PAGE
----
The Influence of Electrostatic Interactions On the Crystallization of Sulfonated Syndiotactic Polystyrene Ionomers

Date of Award


Degree Type


Degree Name

Doctor of Philosophy (PhD)


Polymers and High Performance Materials

First Advisor

Robert B. Moore

Advisor Department

Polymers and High Performance Materials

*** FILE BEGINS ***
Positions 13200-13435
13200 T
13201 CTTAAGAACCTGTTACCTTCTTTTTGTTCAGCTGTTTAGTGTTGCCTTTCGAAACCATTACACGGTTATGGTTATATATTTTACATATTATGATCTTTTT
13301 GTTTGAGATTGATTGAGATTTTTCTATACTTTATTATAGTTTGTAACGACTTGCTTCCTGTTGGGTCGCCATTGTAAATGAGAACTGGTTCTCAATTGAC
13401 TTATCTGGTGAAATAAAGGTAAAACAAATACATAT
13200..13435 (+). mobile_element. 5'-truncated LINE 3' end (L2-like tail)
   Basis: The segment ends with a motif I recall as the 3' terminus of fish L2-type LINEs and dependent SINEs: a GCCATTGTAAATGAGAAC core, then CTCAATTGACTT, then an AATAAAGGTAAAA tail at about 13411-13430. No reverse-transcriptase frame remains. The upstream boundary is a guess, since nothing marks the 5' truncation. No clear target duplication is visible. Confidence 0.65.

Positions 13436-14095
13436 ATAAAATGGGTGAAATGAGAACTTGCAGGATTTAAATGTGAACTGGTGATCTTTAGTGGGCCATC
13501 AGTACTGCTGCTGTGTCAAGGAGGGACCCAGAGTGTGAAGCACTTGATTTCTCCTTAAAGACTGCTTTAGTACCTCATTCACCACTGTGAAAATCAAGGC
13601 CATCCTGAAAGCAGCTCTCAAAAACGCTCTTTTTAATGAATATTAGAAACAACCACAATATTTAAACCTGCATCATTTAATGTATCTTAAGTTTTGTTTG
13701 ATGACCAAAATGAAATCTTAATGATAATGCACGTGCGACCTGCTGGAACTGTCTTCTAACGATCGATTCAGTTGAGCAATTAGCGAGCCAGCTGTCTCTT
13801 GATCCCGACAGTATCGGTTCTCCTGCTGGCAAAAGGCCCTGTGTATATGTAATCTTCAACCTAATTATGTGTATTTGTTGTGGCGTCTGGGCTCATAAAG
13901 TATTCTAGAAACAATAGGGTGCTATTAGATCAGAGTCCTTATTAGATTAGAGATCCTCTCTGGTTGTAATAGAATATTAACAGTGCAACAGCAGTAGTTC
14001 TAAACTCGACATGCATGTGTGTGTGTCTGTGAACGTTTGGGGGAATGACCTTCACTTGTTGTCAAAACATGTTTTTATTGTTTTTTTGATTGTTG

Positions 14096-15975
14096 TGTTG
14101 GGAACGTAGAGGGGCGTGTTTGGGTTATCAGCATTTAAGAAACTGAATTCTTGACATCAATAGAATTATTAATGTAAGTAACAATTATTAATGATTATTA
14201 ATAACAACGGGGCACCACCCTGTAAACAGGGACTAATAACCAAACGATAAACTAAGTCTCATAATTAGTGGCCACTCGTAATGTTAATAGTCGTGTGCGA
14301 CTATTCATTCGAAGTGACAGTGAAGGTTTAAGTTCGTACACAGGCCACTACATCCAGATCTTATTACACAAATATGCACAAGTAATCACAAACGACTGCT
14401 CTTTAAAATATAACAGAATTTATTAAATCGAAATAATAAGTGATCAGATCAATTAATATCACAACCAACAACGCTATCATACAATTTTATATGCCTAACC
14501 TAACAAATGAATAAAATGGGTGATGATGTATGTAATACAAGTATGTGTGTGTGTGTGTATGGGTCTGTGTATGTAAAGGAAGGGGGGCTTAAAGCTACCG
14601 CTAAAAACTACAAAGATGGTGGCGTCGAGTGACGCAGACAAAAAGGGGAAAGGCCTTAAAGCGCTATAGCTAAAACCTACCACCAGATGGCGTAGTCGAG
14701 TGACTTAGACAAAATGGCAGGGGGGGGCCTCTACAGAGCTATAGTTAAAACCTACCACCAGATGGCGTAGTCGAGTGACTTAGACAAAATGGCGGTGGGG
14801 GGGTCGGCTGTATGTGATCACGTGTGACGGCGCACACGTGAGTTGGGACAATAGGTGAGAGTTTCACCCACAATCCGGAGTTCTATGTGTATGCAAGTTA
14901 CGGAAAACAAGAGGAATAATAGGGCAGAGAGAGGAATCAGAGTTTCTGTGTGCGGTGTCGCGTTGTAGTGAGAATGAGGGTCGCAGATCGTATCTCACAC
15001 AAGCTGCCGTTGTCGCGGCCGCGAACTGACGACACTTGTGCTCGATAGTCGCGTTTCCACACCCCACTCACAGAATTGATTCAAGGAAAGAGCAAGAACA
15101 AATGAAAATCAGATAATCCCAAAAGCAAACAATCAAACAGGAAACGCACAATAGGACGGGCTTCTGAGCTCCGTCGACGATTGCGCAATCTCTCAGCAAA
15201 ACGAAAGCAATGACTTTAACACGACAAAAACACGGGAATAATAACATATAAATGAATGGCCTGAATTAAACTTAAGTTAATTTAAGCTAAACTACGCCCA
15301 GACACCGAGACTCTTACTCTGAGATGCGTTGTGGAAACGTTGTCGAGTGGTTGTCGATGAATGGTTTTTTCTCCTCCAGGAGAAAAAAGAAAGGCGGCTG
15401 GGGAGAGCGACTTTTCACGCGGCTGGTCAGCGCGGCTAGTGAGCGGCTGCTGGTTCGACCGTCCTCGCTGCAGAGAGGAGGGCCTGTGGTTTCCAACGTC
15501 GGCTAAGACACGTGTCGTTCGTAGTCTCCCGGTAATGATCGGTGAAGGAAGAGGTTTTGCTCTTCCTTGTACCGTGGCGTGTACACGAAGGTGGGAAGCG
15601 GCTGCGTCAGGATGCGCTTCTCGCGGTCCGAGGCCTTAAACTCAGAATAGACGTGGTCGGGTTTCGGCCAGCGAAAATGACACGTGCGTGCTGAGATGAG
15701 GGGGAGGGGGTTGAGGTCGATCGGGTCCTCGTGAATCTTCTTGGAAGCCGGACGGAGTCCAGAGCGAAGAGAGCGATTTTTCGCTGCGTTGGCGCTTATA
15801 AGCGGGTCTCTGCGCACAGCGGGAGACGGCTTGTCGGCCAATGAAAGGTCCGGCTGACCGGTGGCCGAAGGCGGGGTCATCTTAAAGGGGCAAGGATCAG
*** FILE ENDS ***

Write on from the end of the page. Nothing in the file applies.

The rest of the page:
Sulfonated syndiotactic polystyrene (SsPS) was utilized as a model system to understand the fundamental link between ionic aggregation and crystallization in semicrystalline ionomers. Syndiotactic polystyrene was sulfonated in a postpolymerization sulfonation reaction using acyl sulfate complexes in solutions of 1,2,4 triclorobenzene, 1,1,2 trichloroethane and chloroform. The sulfonation efficiency of the acyl sulfate increased significantly when anhydrides containing long aliphatic groups were used to complex sulfuric acid. The increased sulfonation efficiencies were attributed to the increased solubility of the longer-chained hydrocarbon complexes in the nonpolar solvents. The incorporation of small quantities (less than 3.4 mol %) of ionic groups onto the syndiotactic polystyrene backbone was found to have little effect on the glass transition temperature but had a significant effect on the crystallization of these new materials. The melting point, degree of crystallinity, and the rate of crystallization decreased with increasing ion content. In addition, the strength of the electrostatic interactions associated with the neutralizing counterion influenced the crystallization of these ionomers. For crystallizations at temperatures greater than 180$\sp\circ$C, the rate of SsPS crystallization was observed to decrease with decreasing alkali metal counterion size. In contrast, isothermal crystallizations below 180$\sp\circ$C showed no influence of the counterion size on crystallization rate. These crystallization kinetics data suggest that, at temperatures greater than 180$\sp\circ$C the strength of the ionic interactions plays an important role in governing the rate of crystallization, whereas at lower temperatures, the ionic groups act as simple multifunctional cross-links. In addition to the effect of ionic interactions on the rate of crystallization, the polymorphic crystal structures of sPS were strongly influenced by the incorporation of small quantities of ionic groups along the polymer backbone. In contrast to syndiotactic polystyrene homopolymer which favors the $\alpha$ crystal form, the SsPS ionomers were found to preferentially organize into the $\beta$-form crystal structure. Since strong electrostatic interactions between sodium sulfonate groups along the polymer backbone significantly inhibit the crystallization of these materials from the melt, the addition of small amounts of the sodium salt of dodecylbenzene sulfonic acid was used to selectively plasticize the ionic domains of SsPS ionomers. This preferential plasticization was found to increase the molecular mobility of the polymer chains which enhances the rate of crystallization and the resulting degree of crystallinity.